If you’re employed but are feeling a call to entrepreneurship, you might feel torn. There are pros and cons to being an employee, and to being an entrepreneur. It may be hard to work out which life path is better for you.
We’ve put together a list of questions you can ask yourself and think about, to decide which option suits you the best.
How do you feel about failure?
If you’re a perfectionist who can’t bear to make a mistake, entrepreneurship is not for you.
Richard Branson says, “Every person, and especially every entrepreneur, should embrace failure with open arms. It is only through failure that we learn.”
If you prefer to play it safe, being an employee will probably suit you better. But if you’re willing to take risks, try things, fail, learn, grow, and try again, you may just have the makings of an entrepreneur.
What kind of lifestyle do you want?
The lifestyle of an entrepreneur usually looks nothing like that of an employee. An employee generally lives in one place, works a set number of hours, and returns home. They have weekends off and a set number of days off a year.
In contrast, an entrepreneur might work crazy hours for a couple years, then pass over operations for the next year and go traveling. Or they might decide to sell their internet business and open an Indian restaurant, changing their whole lifestyle in one fell swoop. Home and work life blend into one, and often their whole life is infused with their work – entrepreneurship is more of a mission than a job.
If you want your work clearly demarcated from your home life, predictable, stable and reliable, then being an employee is for you. If you crave adventure, change, innovation and a mission that infuses your every living breath, consider being an entrepreneur.
How passionate are you?
Entrepreneur Andres Tovar says, “If you are passionate about your business idea, and I mean you are so passionate that you are willing to sacrifice time, money, and effort with the risk that you may never be successful or profit from it, then you may be ready to throw yourself into business.”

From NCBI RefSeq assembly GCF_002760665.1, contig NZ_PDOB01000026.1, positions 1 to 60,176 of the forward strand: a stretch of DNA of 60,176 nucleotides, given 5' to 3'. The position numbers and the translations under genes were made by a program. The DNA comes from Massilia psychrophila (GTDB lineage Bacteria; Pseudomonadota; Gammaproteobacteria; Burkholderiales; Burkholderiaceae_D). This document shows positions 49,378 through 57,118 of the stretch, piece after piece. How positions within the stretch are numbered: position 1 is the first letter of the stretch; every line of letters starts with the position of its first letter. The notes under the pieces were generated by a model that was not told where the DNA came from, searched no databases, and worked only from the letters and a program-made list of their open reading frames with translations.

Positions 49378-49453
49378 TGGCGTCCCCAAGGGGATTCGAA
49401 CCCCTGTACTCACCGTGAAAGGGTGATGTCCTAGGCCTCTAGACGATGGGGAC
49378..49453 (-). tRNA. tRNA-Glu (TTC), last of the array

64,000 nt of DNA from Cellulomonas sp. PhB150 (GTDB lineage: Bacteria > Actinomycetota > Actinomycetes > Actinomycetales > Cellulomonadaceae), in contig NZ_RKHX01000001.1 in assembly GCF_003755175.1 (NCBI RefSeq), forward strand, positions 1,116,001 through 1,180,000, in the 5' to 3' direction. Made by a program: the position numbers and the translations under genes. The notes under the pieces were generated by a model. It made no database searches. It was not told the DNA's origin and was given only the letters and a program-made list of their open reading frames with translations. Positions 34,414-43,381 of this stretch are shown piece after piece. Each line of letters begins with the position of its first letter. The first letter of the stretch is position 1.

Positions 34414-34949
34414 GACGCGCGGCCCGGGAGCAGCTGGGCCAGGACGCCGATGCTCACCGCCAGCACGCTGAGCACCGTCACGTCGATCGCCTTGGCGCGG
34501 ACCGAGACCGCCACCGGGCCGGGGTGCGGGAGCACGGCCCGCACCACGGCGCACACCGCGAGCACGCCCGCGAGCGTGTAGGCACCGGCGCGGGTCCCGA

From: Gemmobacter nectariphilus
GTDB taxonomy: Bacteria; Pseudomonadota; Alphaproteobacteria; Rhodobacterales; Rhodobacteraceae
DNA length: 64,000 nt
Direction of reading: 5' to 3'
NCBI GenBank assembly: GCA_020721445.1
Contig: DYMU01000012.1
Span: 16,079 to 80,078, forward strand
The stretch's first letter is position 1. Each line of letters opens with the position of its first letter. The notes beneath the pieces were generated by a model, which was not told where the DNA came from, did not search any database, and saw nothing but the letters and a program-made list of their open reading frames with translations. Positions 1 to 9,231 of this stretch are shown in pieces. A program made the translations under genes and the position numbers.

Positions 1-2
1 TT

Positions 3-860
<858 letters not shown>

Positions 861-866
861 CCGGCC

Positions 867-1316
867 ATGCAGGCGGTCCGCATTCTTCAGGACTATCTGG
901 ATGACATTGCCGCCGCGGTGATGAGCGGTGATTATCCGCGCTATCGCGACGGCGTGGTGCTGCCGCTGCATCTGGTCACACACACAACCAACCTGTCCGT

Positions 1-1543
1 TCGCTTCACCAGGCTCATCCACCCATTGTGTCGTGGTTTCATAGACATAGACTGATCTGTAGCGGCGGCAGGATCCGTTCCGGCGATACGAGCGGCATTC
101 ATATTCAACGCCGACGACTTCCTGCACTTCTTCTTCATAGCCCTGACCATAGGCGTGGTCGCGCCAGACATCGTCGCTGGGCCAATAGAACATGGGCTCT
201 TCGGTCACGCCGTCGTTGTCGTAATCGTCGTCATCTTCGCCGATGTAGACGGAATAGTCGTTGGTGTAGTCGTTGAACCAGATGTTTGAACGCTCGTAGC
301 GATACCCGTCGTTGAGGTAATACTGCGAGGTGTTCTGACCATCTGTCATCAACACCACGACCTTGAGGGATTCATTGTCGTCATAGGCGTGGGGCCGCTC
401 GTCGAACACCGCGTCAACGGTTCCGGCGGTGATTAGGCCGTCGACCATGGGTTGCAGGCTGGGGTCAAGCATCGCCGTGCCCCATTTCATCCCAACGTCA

Entrepreneurship requires passion. Most 9-to-5 jobs – although passion would improve performance massively – frankly, don’t. That passion is the energy that will carry you through the tough days in business – when your main client cancels the contract, or when your best member of staff is taken seriously ill. In these tough moments, motivation for money just won’t give you the strength to pick yourself up and carry on. But passion will.
What are your people skills like?
As an entrepreneur, you’re at the very center of your business. This means you’ll have to deal with all employees, and likely clients and customers, too.
If you’re an employee, you can just duck into the bathrooms when Jim from accounting comes to your department, but as an entrepreneur, there’ll be no running or hiding. Sure, you can choose which employees to hire, but there will inevitably be interpersonal issues at some point – there always are! You’ll have to have the emotional intelligence and people skills to navigate these successfully and keep your team intact.
Do you like responsibility?
One of the main differences between employees and entrepreneurs is the weight of responsibility. As an employee, you’ll have an impact on how your company runs, but if you leave or change or make a disastrous decision, the whole thing isn’t likely to crumble around your feet.
Entrepreneurship is a totally different ballgame. Especially in the early stages, the price you pay for being the creator is responsibility. You’ve created a little world, and you’re responsible for it. Ultimately, you are responsible for how well the business does, and when you employ people, ensuring there’s enough for their paycheques.
If you thrive on responsibility and challenge, entrepreneurship could be for you. If, on the other hand, thinking of all that responsibility makes you break out in a cold sweat, don’t quit your day job.
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